While I appreciated the chance to learn (especially in the quest for a gun), I must strongly protest that there are only two answers to the original
question. The first answer my research turned up was this:
Henry LaurensThe only American president ever to be held as a prisoner of war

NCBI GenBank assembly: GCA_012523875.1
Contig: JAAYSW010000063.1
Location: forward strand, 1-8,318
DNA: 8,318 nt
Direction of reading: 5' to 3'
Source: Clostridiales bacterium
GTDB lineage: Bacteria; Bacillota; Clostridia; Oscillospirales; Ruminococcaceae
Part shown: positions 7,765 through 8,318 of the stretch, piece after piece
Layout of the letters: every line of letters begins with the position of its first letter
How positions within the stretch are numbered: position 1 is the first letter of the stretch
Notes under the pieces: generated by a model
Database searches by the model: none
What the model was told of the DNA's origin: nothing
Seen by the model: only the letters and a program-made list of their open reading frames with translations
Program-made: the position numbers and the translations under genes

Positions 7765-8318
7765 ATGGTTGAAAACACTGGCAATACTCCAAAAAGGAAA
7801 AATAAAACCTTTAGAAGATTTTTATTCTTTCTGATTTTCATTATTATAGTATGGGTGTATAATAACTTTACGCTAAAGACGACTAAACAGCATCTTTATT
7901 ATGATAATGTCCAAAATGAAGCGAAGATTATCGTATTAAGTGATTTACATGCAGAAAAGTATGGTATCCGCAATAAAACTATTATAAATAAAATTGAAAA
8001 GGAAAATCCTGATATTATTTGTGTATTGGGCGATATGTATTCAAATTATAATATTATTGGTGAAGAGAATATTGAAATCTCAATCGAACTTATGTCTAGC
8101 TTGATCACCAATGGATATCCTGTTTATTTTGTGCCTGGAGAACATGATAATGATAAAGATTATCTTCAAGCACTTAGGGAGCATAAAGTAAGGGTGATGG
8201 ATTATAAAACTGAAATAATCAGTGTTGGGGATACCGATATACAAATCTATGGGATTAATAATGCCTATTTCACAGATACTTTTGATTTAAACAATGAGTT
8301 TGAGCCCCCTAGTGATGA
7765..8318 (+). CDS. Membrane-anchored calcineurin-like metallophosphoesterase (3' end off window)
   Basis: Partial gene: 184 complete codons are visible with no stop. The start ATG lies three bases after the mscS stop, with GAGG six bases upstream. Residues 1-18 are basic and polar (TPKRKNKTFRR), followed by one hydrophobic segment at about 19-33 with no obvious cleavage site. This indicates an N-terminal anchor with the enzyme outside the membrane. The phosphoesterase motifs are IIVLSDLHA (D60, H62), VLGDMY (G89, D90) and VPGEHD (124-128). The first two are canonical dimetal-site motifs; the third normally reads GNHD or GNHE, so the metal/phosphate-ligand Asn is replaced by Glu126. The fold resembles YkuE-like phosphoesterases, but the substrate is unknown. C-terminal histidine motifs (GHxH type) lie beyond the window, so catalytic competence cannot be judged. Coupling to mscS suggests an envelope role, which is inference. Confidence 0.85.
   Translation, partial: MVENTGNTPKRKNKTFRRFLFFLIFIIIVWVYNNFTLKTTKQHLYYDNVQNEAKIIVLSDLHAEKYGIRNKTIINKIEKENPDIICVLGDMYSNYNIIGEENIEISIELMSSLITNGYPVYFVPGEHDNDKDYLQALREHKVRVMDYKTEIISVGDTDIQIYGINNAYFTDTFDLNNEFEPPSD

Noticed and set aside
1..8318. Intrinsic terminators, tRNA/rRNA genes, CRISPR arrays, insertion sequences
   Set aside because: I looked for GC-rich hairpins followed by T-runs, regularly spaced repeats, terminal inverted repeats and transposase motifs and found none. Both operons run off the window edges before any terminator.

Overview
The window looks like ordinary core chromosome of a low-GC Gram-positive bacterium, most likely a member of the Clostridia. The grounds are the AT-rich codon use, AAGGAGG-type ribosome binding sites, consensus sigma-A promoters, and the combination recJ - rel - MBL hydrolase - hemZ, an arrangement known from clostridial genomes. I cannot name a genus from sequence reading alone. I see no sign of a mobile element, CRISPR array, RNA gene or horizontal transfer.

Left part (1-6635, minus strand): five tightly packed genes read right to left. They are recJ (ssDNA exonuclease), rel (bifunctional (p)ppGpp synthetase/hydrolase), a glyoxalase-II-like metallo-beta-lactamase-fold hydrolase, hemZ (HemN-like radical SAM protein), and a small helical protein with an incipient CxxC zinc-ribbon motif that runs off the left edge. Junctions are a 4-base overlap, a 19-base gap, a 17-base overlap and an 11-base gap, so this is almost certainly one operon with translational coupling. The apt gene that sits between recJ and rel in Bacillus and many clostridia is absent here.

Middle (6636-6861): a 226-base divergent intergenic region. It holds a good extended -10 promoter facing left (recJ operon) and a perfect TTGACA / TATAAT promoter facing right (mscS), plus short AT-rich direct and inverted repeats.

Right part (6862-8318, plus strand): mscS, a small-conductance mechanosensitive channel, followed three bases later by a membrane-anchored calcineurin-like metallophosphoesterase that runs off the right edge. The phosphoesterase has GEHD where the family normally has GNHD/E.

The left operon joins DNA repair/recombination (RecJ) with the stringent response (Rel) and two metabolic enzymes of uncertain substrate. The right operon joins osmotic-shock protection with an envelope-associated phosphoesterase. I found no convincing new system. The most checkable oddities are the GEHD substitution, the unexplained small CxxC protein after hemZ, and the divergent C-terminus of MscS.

by a foreign power, Laurens was heralded after he was released as "the father of our country," by no less a personage than George Washington. He was of Huguenot extraction, his ancestors having come to America from France after the revocation of the Edict of Nantes made the Reformed faith illegal. Raised and educated for a life of mercantilism at his home in Charleston, he also had the opportunity to spend more than a year in continental travel. It was while in Europe that he began to write revolutionary pamphlets—gaining him renown as a patriot. He served as vice-president of South Carolina in 1776. He was then elected to the Continental Congress. He succeeded John Hancock as President of the newly independent but war beleaguered United States on November 1, 1777. He served until December 9, 1778 at which time he was appointed Ambassador to the Netherlands. Unfortunately for the cause of the young nation, he was captured by an English warship during his cross-Atlantic voyage and was confined to the Tower of London until the end of the war. After the Battle of Yorktown, the American government regained his freedom in a dramatic prisoner exchange—President Laurens for Lord Cornwallis. Ever the patriot, Laurens continued to serve his nation as one of the three representatives selected to negotiate terms at the Paris Peace Conference in 1782.